Next, actor Tom Wopat of “Dukes of Hazzard” fame reads THE COMPLETE WESTERN STORIES OF ELMORE LEONARD. These tales, by the author of “Get Shorty,” were first published in the early 50s in magazines such as Dime Western and Zane Grey’s Western Magazine, and include “Blood Money,” “Trouble at Rindo’s Station,” and “Saint with a Six Gun,” among others. Narrators also include actors David Strathairn, William Atherton and Henry Rollins. The eleven stories add up to six hours on six compact disks or cassettes, and are a must for any western fiction fans. So saddle up in your rich “Corinthian” leather, gun those horses under the hood, and try shifting back into the past for a change. (Harper Audio)

In THE ICE HARVEST by Scott Phillips the setting is Christmas Eve in 1979 Wichita, Kansas. A crooked lawyer and strip club owner intends to steal drug money while framing a corrupt politician with a photo catching him in a compromising position. Anything to get ahead, right? Well, Charlie Arglist is in for some “just desserts” of his own, and how that happens is amusingly ironic in this short “R-rated” crime novel which is a first for the author. Narrator is one of the best, Grover Gardner, whose 13 Earphones awards attest to his abilities in interpreting character. Nevermind that his voice is also one of the most pleasant to listen to, something only God could have bestowed. (Blackstone Audio)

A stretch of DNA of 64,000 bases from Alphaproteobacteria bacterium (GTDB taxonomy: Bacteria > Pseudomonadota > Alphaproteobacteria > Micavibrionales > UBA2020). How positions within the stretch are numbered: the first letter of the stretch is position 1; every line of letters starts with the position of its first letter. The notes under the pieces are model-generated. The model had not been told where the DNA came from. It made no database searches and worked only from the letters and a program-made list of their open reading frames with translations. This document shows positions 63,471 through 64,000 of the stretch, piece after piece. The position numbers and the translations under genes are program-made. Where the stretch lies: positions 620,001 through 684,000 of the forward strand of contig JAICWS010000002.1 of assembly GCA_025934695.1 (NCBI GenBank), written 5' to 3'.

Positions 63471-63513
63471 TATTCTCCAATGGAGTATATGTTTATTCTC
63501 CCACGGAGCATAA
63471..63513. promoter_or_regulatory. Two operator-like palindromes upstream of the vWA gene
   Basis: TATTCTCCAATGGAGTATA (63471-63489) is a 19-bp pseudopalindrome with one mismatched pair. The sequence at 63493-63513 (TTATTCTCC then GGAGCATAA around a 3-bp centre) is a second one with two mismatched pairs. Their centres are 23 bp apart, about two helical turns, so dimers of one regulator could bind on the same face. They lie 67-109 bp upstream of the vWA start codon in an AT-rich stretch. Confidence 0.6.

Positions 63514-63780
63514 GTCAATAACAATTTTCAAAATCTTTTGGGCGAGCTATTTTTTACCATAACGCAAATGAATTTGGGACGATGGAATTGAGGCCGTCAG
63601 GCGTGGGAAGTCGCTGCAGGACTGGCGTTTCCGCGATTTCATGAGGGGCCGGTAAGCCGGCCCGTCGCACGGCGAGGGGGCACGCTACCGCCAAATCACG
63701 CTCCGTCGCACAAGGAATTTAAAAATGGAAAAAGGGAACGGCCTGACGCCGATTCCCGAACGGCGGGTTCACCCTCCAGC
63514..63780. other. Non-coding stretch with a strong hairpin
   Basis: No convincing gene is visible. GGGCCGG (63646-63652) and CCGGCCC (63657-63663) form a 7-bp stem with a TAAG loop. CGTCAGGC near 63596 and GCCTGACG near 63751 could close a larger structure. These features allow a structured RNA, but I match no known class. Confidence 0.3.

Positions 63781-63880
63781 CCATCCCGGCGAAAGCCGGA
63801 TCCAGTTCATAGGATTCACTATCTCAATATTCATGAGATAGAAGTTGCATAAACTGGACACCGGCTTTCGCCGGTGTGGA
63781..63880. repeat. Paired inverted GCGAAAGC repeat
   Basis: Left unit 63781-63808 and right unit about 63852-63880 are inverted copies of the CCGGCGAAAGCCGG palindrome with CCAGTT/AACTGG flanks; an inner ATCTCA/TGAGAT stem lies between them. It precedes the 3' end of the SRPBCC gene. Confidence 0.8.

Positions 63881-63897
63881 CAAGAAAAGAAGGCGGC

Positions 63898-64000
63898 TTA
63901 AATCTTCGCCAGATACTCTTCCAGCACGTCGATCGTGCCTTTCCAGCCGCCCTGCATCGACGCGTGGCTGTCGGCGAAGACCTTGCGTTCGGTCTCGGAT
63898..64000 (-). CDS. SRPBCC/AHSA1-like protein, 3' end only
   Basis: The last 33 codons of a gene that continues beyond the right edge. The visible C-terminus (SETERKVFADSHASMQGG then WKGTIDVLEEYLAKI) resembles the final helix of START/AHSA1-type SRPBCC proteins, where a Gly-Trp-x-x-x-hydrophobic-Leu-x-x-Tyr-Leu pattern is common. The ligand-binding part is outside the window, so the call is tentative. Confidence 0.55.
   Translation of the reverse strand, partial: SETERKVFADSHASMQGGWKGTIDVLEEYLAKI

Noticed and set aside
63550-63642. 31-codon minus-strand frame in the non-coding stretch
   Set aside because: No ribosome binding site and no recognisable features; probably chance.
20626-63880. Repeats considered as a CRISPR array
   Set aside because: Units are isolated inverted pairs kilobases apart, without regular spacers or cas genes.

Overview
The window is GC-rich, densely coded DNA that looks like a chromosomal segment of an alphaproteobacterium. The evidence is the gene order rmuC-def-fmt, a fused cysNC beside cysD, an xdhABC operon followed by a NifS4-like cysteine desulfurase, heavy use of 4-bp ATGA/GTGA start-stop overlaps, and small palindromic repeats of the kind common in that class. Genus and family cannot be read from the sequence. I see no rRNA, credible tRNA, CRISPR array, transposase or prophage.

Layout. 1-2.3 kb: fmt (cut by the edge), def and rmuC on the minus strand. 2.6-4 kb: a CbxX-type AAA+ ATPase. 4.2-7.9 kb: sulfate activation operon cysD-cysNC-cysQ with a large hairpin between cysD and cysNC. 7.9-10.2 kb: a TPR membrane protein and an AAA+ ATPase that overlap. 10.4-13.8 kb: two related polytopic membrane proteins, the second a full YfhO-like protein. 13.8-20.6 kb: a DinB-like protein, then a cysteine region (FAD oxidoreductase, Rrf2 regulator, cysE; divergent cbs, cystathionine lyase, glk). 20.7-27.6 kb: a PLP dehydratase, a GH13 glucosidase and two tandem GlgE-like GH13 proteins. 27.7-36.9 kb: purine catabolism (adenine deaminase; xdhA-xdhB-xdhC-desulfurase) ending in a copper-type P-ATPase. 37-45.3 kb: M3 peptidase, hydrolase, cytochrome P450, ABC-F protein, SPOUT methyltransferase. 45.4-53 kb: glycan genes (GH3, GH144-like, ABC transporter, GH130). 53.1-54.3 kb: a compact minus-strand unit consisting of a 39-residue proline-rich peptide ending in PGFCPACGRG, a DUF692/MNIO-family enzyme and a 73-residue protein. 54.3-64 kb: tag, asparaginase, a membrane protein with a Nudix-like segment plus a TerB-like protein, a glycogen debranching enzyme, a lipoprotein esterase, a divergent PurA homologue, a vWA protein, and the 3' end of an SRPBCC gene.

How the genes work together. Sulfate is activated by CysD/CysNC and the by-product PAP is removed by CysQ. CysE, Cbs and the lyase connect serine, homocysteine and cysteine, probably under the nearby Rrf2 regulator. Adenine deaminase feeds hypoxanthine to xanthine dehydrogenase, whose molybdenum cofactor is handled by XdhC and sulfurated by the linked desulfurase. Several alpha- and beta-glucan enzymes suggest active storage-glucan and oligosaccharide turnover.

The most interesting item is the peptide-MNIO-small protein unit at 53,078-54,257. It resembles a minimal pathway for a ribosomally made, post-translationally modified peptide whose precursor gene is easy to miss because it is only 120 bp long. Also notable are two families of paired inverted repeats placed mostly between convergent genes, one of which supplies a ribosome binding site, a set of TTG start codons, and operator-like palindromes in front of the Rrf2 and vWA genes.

A detective named Elvis Cole is featured in THE FORGOTTEN MAN by Robert Crais, author of “The Last Detective.” Here Elvis is confronted by police investigating the mysterious death of a man who, in his dying breath, claimed to be Cole’s father. Elvis has been haunted by the lack of news about his father all his life, having been told by his mother that the man was a traveling circus performer. But there is no identification on this dead man, and so Elvis starts an investigation that ultimately uncovers a killer who now targets Elvis himself. It’s an unusual noir mystery in that Cole’s memories of his past play a part, and although the plot moves slowly at first, the narrative drive sustains it enough to keep you there, despite narrator James Daniels’ understated tone. Then a secret is revealed and things quickly turn dicey. Forget Grisham, Crais is better. (Brilliance Audio)

Finally, if you’re a wrestling fan–and here I don’t mean the WWF–you’ll enjoy PINNED by Alfred Martino, as narrated by actor Mark Shanahan. This is one of the most in-depth novels ever written utilizing the subject of high school wrestling. It features two high school seniors named Ivan and Bobby who are seeking the state championship in New Jersey, and in the end they learn what it takes in terms of dedication and resolve. Martino was a sports reporter, coach and college wrestler himself before he became president of his own audio company. Several Olympic wrestlers have also recommended the book for its authenticity, and so it should appeal to both teens and adults. (Listen & Live Audio)